Only then did I call Mom collect to explain, as imprecisely as possible, my sudden detour. I told her about finding a ride to the march and then meeting a group from New York, but said little about how I planned to return home. I didn’t really have a plan—only that I would figure things out after getting some much-needed rest on the bus. The tone of her voice told me that she was not pleased, but fortunately she didn’t want to run up a large phone bill talking to me.
I would never tell my parents that I hitchhiked the remaining 1,300 miles from Indianapolis to Albuquerque. A succession of short rides brought me to Illinois, where a black couple offered a ride to St. Louis. When they awakened me well after midnight, I was too groggy to understand where I was and had to walk for several hours to find the interstate highway.
The next night, I survived a harrowing experience in Oklahoma when a middle-aged white man stopped for me and then immediately warned, “I’ll shove you out of this car, if you cause any trouble.” I wondered why he gave me a ride, but surmised that he wanted to talk to someone. His slurred voice and erratic, high-speed driving betrayed that he was drunk. “Don’t worry,” he assured me. “I helped design this highway. I know it like the back of my hand.” Predictably, he hit a median curb, and the car careened across the roadway before he regained control. Even though it was past midnight, I insisted that I would rather walk. I found a place to rest until the next morning.
After a few more rides, I reached the Albuquerque bus station. When my parents met me there, I had already claimed my luggage and changed into fresh clothes. I did my best to disguise the fact that I was dead tired after more than two days on the road.
The march became the link between my childhood and all the remarkable and unexpected things that later happened to me as an adult. Yet, after spending decades trying to make sense of my experiences there, I still had some unanswered questions. If I had been unable to find a ride to the march, would my life have been very different? Why was I so unconcerned about how to return home? Why did I accept a ride from the march to New York, even though I had little money, and my bus ticket was from Indianapolis back to New Mexico? Why didn’t I call my parents to ask them for bus fare to get home? And why was I so attracted to SNCC’s worldview, so ready to change the course of my life?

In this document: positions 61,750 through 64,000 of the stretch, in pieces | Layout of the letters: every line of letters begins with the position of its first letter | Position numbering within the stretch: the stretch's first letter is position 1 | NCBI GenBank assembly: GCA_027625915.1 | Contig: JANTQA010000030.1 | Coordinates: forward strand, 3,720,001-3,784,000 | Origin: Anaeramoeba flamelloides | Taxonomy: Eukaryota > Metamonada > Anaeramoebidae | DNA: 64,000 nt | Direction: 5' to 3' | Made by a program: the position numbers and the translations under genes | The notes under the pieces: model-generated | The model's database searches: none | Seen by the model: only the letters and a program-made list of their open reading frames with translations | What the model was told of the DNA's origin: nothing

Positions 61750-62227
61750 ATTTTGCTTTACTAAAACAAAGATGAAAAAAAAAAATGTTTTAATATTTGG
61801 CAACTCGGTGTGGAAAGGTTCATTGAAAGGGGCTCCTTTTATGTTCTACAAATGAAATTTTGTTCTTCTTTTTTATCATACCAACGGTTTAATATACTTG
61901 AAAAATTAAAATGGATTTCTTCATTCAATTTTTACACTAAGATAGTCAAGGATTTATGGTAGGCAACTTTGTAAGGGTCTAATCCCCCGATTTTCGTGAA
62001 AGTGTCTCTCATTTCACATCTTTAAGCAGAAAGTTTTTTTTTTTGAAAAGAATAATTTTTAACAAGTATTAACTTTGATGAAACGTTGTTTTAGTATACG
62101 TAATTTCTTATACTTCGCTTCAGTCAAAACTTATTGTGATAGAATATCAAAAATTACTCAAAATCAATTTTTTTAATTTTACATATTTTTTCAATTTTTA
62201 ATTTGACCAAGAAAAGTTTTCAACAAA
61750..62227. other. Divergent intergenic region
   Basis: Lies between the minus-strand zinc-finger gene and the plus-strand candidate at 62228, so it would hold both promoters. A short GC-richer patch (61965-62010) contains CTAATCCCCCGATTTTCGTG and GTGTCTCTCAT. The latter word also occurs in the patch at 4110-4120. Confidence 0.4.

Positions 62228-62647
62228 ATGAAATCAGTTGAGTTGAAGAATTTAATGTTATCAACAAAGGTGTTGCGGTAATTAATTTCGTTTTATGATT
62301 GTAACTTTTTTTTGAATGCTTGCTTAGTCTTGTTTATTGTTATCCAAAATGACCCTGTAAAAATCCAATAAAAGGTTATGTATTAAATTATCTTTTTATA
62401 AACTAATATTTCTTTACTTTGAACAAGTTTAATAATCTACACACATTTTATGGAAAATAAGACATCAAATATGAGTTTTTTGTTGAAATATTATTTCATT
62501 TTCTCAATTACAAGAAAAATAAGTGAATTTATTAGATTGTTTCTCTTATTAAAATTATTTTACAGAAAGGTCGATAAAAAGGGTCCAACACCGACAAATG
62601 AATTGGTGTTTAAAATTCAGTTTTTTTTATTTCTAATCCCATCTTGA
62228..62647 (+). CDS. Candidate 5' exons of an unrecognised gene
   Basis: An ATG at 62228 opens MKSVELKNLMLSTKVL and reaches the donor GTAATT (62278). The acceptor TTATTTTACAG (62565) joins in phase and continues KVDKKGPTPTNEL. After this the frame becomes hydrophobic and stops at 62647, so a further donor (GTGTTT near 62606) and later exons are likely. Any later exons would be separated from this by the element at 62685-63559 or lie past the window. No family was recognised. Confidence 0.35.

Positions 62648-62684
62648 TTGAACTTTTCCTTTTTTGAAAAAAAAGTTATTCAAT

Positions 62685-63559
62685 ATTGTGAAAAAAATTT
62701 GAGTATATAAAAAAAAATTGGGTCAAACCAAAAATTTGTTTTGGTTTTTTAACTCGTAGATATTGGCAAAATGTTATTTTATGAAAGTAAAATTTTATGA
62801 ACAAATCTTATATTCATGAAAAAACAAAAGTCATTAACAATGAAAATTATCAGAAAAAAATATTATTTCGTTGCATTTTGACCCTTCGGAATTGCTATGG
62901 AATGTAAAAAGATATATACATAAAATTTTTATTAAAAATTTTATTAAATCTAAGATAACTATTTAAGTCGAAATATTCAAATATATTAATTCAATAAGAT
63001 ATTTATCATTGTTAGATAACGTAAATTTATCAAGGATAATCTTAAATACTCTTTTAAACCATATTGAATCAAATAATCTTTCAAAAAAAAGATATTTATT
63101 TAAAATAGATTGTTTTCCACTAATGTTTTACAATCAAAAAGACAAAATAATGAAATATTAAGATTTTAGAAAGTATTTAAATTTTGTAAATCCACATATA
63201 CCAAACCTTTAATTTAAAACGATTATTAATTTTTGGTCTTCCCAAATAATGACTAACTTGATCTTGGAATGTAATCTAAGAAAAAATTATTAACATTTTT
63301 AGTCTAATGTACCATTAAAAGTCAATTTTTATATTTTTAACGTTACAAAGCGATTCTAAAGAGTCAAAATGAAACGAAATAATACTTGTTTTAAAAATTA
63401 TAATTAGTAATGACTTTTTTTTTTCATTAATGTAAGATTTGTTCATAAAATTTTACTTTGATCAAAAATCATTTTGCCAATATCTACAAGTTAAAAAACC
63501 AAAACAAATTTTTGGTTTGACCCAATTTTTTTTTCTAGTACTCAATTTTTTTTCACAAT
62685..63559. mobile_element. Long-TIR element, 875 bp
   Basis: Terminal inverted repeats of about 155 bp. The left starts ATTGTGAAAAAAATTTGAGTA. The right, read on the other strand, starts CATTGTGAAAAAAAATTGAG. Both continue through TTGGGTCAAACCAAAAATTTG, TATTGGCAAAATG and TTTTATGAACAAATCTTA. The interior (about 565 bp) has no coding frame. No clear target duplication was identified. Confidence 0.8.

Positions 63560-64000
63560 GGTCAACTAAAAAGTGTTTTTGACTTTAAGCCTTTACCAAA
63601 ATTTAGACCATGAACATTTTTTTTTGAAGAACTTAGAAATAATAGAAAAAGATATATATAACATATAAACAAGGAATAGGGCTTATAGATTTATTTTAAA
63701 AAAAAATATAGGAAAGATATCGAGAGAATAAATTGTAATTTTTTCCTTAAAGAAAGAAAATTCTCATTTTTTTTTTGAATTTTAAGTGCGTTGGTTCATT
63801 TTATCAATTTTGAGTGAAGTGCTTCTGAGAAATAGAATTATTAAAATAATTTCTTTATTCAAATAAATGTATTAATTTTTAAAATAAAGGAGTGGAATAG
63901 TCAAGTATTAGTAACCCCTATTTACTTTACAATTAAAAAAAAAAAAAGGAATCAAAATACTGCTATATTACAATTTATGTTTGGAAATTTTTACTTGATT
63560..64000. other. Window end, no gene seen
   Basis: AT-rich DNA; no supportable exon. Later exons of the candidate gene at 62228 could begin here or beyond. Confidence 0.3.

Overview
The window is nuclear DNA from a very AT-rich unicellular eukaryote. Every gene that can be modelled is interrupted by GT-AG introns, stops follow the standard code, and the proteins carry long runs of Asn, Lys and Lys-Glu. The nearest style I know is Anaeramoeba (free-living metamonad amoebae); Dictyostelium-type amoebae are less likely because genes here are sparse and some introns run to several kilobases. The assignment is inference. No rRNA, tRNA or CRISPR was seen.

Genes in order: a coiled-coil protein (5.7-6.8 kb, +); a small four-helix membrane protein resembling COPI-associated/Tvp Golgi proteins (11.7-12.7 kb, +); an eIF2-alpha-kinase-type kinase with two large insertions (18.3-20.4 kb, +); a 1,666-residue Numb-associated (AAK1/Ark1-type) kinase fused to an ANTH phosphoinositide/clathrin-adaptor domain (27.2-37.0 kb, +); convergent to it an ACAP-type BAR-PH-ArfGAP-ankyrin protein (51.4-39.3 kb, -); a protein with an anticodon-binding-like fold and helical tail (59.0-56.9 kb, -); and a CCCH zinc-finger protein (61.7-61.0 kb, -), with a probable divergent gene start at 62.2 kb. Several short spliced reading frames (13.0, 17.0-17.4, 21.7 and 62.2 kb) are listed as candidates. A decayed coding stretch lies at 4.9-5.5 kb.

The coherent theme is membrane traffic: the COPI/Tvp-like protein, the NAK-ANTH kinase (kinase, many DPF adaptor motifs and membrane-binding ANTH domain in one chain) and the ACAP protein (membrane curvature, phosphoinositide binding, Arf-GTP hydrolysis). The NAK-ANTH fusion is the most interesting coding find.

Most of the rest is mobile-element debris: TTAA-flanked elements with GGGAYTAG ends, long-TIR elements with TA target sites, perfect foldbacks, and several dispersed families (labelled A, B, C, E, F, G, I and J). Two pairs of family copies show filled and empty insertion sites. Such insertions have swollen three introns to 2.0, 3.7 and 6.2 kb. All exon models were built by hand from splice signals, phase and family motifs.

My march memories began to make more sense as I came to see them through a historical lens. At the march, I didn’t yet have a historian’s habits—I didn’t think to keep mementos or even take snapshots to preserve the details of the experience. My fleeting memories are frail pillars to carry the weight I have since placed on them. Most of what I now know about the march comes from research, not memory, but I’ve learned that history and autobiographies are edited versions of the past that always leave unanswered questions. When people ask me how it felt to be at the march, I find it hard to give an answer. It would be years before I grasped the full significance of that special day.
Clayborne Carson is professor of History at Stanford University and director of the Martin Luther King, Jr., Research and Education Institute, and also helped to design the King National Memorial. Selected in 1985 by the late Mrs. Coretta Scott King to edit and publish Dr. King’s papers, Carson has devoted most of his professional life to the study of MLK. He has spoken about Dr. King and his legacy throughout the world, and has appeared on many national radio and television shows, including Good Morning America, NBC Nightly News, CBS Evening News, The NewsHour, Fresh Air, Morning Edition, Tavis Smiley, Charlie Rose, Democracy Now, and Marketplace. Carson has also served as a historical advisory for numerous documentaries, including “Freedom on My Mind,” which was nominated for an Oscar in 1995.